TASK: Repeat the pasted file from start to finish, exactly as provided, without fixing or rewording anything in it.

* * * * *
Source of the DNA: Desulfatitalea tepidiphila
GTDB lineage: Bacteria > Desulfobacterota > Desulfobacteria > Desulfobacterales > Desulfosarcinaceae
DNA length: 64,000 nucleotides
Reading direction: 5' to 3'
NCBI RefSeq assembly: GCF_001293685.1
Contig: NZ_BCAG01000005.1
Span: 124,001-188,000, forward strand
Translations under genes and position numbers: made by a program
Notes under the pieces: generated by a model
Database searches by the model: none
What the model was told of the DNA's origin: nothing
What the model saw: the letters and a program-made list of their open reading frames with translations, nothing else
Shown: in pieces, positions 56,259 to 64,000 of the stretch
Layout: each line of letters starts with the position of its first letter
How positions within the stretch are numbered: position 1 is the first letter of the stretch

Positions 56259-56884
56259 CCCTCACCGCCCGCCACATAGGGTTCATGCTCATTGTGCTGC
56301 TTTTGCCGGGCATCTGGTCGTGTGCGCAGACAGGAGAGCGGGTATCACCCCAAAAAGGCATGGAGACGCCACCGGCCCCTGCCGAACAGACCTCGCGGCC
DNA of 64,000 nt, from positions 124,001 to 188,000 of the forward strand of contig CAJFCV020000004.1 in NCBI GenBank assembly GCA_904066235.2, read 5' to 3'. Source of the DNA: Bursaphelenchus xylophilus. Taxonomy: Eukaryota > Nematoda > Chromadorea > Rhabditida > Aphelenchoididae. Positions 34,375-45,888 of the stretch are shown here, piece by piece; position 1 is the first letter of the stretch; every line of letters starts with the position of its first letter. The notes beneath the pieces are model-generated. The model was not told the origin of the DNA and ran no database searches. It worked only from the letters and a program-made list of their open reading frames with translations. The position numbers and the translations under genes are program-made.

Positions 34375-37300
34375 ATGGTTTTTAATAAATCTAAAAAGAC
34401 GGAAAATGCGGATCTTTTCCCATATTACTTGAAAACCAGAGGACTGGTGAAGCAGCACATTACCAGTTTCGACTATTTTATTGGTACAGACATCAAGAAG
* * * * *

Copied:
Source of the DNA: Desulfatitalea tepidiphila
GTDB lineage: Bacteria > Desulfobacterota > Desulfobacteria > Desulfobacterales > Desulfosarcinaceae
DNA length: 64,000 nucleotides
Reading direction: 5' to 3'
NCBI RefSeq assembly: GCF_001293685.1
Contig: NZ_BCAG01000005.1
Span: 124,001-188,000, forward strand
Translations under genes and position numbers: made by a program
Notes under the pieces: generated by a model
Database searches by the model: none
What the model was told of the DNA's origin: nothing
What the model saw: the letters and a program-made list of their open reading frames with translations, nothing else
Shown: in pieces, positions 56,259 to 64,000 of the stretch
Layout: each line of letters starts with the position of its first letter
How positions within the stretch are numbered: position 1 is the first letter of the stretch

Positions 56259-56884
56259 CCCTCACCGCCCGCCACATAGGGTTCATGCTCATTGTGCTGC
56301 TTTTGCCGGGCATCTGGTCGTGTGCGCAGACAGGAGAGCGGGTATCACCCCAAAAAGGCATGGAGACGCCACCGGCCCCTGCCGAACAGACCTCGCGGCC
DNA of 64,000 nt, from positions 124,001 to 188,000 of the forward strand of contig CAJFCV020000004.1 in NCBI GenBank assembly GCA_904066235.2, read 5' to 3'. Source of the DNA: Bursaphelenchus xylophilus. Taxonomy: Eukaryota > Nematoda > Chromadorea > Rhabditida > Aphelenchoididae. Positions 34,375-45,888 of the stretch are shown here, piece by piece; position 1 is the first letter of the stretch; every line of letters starts with the position of its first letter. The notes beneath the pieces are model-generated. The model was not told the origin of the DNA and ran no database searches. It worked only from the letters and a program-made list of their open reading frames with translations. The position numbers and the translations under genes are program-made.

Positions 34375-37300
34375 ATGGTTTTTAATAAATCTAAAAAGAC
34401 GGAAAATGCGGATCTTTTCCCATATTACTTGAAAACCAGAGGACTGGTGAAGCAGCACATTACCAGTTTCGACTATTTTATTGGTACAGACATCAAGAAG